Online brokerage firm Robinhood has faced an influx of litigation after it temporarily prevented its users from transacting with retailer GameStop’s stock (GME). This came after Wall Street funds attempted to short the stock, after which users of social media platform Reddit decided to buy the GME stock. This dramatically increased the price of stock, going from $4 in early to mid-December to $40 in the middle to end of January to as high as $350. In an effort to manage the situation, Robinhood temporarily restricted certain volatile stocks, including GameStop, AMC Entertainment Holdings, Express, Koss, Nokia, and Blackberry on Jan. 28, 2021.
On Jan. 28, 2021, a Robinhood user filed the first lawsuit against Robinhood, alleging that it prevented users from buying GameStop’s stock “in the midst of an unprecedented stock rise,” allegedly “depriv(ing) retail investors of the ability to invest in the open-market and manipulating the open-market.” The plaintiff claimed that this was designed to manipulate the market. However, other trading platforms, including TD Ameritrade and Ally Financial, have been sued alongside Robinhood over the incident.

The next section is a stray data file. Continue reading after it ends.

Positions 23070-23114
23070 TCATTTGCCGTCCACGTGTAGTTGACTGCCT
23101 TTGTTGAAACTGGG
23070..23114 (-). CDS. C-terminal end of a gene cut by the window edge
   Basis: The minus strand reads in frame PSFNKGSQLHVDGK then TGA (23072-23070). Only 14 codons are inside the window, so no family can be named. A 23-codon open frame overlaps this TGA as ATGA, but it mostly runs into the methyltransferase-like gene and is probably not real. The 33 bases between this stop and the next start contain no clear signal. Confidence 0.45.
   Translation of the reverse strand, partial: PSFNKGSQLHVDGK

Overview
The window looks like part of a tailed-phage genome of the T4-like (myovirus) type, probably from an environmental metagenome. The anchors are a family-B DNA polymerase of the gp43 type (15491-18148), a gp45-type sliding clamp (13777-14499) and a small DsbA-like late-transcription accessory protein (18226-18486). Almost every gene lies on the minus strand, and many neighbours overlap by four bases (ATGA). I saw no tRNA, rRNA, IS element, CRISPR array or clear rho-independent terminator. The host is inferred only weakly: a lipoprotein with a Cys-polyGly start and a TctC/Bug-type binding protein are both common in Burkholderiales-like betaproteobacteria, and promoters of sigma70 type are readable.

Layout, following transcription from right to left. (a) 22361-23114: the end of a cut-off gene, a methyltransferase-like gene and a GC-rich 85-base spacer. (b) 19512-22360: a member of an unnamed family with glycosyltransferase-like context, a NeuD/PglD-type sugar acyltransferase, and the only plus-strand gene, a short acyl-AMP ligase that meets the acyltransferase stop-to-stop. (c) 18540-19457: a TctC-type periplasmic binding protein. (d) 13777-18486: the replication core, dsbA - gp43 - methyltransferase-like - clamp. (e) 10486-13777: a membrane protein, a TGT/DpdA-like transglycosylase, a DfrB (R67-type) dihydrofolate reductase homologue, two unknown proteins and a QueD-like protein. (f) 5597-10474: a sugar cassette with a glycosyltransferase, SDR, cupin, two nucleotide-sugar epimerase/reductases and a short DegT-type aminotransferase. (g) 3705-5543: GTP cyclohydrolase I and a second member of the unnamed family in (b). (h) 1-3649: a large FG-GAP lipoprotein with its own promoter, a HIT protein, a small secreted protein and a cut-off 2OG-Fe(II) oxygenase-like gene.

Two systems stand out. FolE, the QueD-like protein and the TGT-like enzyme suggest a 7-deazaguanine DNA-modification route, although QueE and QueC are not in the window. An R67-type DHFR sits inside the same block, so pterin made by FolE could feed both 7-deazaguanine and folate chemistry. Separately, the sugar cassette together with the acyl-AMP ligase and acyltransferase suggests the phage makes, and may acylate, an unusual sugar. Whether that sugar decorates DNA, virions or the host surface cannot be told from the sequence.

Since the first lawsuit was filed to the time of publication for this article, Robinhood has faced a total of 33 federal lawsuits, the majority of which asserting securities violations, breach of contract, antitrust, and fraud. The majority of the lawsuits were filed in the Central District of California and Northern District of California, but others have been filed across the country.
In a Jan. 28 blog post, Robinhood stated, “We continuously monitor the markets and make changes where necessary. In light of recent volatility, we restricted transactions for certain securities to position closing only.”
Meanwhile, Rep. Alexandria Ocasio-Cortez (D-N.Y.) tweeted Jan. 28, “This is unacceptable. We need to know more about @RobinhoodApp’s decision to block retail investors from purchasing stock while hedge funds are freely able to trade the stock as they see fit.” She added that she would support a hearing on the matter.
On Jan. 29, 2021, the Securities and Exchange Commission (SEC) issued a statement on the recent market volatility, noting that it is “closely monitoring and evaluating the extreme price volatility of certain stocks’ trading prices over the past several days. Our core market infrastructure has proven resilient under the weight of this week’s extraordinary trading volumes. Nevertheless, extreme stock price volatility has the potential to expose investors to rapid and severe losses and undermine market confidence.”
The House Financial Services Committee announced that it is set to hold a hearing on Feb. 18 about the market volatility around GameStop and other stocks.